Room @ Theatre Royal Stratford East Review

In April 2008, the world was left stunned after it had emerged that a non assuming man, Josef Fritzl, had in fact imprisoned his daughter Elisabeth Fritzl for 24 years. In this time, Elisabeth would mother 7 children, with 1 passing away and 3 being brought up by her mother and father. This spine chilling episode would inspire Emma Donoghue to create her Commonwealth Writers’ Prize winning novel Room, is a narrative set in similar conditions to that of Elisabeth but told from the perspective of a 5 year old named Jack.

Courtesy of Theatre Royal Stratford East.

Courtesy of Theatre Royal Stratford East.

What is apparent throughout the evening is the book’s wealth of themes. As an observer you are constantly thinking, you’re analysing Ma and Jack’s reality. Jack has never seen anything past the cluttered and claustrophobic subteranean existence he considers to be his ‘normal’, however the audience are aware of his mother’s traumatic reality, and how her life had changed in a matter of seconds 7 years prior. The production plays on our feeling of freedom, the audience watch in a place of safety, we are on the ‘outside’, we are the viewers tuning into the 6 o’clock news, in utter shock at the horrendous crimes happening in the world, whilst these 2 protagonists are imprisoned against their will, on the ‘inside’, oblivious as to the goings on beyond their 4 walls. Donoghue offers a complexity on a crime, fleshing out the news items we as viewers are accustomed to.


Witney White brings a subtly to the character of Ma, she exhibits a child like nature that further adds an authenticity to the fact she was in her teens when she was kidnapped. This child-like quality is prevalent, however this shouldn’t stop there being a variation and intensity in emotion which there could be more of. Taye Kassim Junaid-Evans steals the show as a bold yet mild mannered Little Jack. Naive to their current living situation, Junaid-Evans’ constant optimism is heart breaking. To Jack, their situation is safe however everyone else knows otherwise. This constant dramatic irony sums up Ma and Jack’s relationship. Fela Lufadeju offers a sense of stability in this uncomfortable narrative, his role of Big Jack articulating the silences, articulating the thoughts of Little Jack. Liam McKenna‘s Old Nick is a vile and imposing presence, the audience are left to feel nothing but hatred towards him and the unforgiving situation he has placed his captives in. Stephen Casey and Lucy Tregear as Grandpa and Grandma successfully contribute their idea of ‘normal’ life to the two protagonists. The audience watch as the two protagonists attempt to assimilate to everyday life after their traumatising experience, however struggle- the beginnings of PTSD showcasing its unrelenting presence.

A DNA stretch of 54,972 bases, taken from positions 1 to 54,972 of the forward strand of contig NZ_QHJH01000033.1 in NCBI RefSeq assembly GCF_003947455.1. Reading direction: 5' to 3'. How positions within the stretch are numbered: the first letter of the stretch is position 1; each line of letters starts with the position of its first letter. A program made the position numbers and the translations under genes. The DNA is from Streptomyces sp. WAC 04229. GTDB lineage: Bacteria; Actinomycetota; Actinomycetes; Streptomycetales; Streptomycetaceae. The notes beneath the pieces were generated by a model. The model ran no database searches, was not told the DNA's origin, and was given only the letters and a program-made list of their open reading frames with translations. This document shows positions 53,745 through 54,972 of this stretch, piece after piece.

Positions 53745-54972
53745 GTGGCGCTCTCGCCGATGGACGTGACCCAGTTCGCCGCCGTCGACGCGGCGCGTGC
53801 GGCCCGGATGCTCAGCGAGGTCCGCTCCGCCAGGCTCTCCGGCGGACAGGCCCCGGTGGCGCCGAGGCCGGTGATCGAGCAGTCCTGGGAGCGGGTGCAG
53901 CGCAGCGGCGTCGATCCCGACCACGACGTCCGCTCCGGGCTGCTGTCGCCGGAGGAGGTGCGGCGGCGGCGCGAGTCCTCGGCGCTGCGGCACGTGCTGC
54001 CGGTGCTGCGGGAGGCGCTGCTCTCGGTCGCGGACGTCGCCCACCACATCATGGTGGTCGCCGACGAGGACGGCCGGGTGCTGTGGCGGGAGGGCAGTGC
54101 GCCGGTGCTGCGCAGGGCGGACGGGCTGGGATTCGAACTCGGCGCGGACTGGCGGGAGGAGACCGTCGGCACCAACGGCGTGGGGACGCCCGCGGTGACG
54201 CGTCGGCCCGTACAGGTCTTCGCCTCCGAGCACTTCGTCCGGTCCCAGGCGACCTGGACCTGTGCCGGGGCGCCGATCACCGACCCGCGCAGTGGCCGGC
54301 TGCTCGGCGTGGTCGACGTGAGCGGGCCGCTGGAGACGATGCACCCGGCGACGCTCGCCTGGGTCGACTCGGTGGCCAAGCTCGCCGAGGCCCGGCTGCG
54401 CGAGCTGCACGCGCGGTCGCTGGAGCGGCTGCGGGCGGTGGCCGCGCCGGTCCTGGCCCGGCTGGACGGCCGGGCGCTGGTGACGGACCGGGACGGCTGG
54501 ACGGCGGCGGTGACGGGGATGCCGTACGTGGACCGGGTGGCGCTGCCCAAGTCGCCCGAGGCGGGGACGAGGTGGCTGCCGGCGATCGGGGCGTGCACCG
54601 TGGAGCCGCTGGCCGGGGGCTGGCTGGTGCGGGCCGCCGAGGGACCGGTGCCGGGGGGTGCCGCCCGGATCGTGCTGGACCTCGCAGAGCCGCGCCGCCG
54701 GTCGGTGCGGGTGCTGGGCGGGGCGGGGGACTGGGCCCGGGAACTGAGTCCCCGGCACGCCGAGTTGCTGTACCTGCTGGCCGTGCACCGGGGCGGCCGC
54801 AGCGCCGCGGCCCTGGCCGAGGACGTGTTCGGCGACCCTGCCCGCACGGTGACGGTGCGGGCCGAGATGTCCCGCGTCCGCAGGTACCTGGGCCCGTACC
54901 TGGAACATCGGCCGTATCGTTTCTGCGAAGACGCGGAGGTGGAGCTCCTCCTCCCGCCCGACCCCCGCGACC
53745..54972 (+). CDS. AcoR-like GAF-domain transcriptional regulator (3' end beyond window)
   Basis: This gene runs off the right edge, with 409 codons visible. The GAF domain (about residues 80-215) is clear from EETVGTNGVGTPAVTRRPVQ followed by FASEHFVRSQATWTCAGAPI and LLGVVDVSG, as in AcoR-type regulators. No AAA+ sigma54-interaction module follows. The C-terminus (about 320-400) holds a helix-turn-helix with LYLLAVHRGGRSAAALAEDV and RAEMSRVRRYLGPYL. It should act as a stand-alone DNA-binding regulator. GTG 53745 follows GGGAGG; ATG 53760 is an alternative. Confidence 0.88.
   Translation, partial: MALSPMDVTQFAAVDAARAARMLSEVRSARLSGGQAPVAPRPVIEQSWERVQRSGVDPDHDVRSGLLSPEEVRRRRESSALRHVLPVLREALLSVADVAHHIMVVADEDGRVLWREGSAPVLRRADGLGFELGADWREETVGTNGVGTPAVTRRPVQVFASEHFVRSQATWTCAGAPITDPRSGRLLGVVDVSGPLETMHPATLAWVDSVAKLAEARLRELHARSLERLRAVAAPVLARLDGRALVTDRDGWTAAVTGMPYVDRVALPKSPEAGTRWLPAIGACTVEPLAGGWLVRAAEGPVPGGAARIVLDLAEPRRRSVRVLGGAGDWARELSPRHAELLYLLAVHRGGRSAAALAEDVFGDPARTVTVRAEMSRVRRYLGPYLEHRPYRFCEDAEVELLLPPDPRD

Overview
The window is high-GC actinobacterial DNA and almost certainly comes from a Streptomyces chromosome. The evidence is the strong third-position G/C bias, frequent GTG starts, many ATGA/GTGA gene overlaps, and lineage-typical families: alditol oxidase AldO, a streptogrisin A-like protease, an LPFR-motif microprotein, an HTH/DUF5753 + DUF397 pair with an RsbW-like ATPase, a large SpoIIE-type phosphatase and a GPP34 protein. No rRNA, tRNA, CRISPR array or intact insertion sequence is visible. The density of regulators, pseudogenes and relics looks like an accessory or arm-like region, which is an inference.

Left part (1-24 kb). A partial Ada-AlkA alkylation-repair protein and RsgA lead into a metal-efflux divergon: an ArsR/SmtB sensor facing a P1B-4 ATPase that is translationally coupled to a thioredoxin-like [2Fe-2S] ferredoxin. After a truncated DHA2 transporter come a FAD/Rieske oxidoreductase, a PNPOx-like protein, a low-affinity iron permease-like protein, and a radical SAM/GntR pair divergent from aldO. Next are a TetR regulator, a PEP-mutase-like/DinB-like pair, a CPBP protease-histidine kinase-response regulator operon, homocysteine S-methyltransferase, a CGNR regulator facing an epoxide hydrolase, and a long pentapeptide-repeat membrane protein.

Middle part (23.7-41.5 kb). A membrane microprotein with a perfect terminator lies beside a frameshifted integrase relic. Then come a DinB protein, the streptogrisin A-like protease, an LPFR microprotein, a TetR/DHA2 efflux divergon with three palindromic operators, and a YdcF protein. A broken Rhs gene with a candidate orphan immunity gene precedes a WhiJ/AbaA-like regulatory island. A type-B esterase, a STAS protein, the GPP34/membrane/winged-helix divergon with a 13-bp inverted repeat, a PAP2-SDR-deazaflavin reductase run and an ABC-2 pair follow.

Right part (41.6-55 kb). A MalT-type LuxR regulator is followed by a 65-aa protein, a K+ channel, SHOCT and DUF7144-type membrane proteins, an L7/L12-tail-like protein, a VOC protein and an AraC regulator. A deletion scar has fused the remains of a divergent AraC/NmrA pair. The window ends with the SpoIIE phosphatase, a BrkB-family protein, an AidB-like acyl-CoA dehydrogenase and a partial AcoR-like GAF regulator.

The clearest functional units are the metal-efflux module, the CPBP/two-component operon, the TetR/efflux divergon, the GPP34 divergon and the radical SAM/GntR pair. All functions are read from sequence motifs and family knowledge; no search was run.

The world of this production of Room is realised by Video Designer Andrzej Goulding. From the very moment the audience take their seats, the video projections steal your attention. A birds eye view of both the protagonists inside a cluttered claustrophobic space plays on a loop. This instantaneously is gripping as you wonder whether the video is filmed in real time. Projections of the young boy’s drawings and writing decorate walls; drawings of space, monsters, fire amongst other things help to add a child-like quality to the evening. Various video screens cascading from the ceiling showcase images of news reports about the mother and child’s kidnapping capturing the madness of the media circus. The screens also depict the multi-sensory experience of visiting a shopping centre, especially in the case of a child who has never stepped foot into the outside world, therefore capturing the chaos of this experience. Silhouettes of news reporters projects onto a clinical white curtain and raindrops pepper the stage, projected on the outside of a see through, hollow house frame. An inventive use of projection, a master class.

Cora Bisset is careful to allow Little Jack’s voice to stand out, the evening hones in on the mother and son bond, their situation a sinister undertone of the evening. Music and lyrics are also a device used to evoke emotion and push the narrative along however the piece is powerful enough as a drama alone. 3.5/5

Review written by Lucy Basaba.

Room was at Theatre Royal Stratford East until Saturday 3rd June. For more information on the tour, visit here…

Written by Theatrefullstop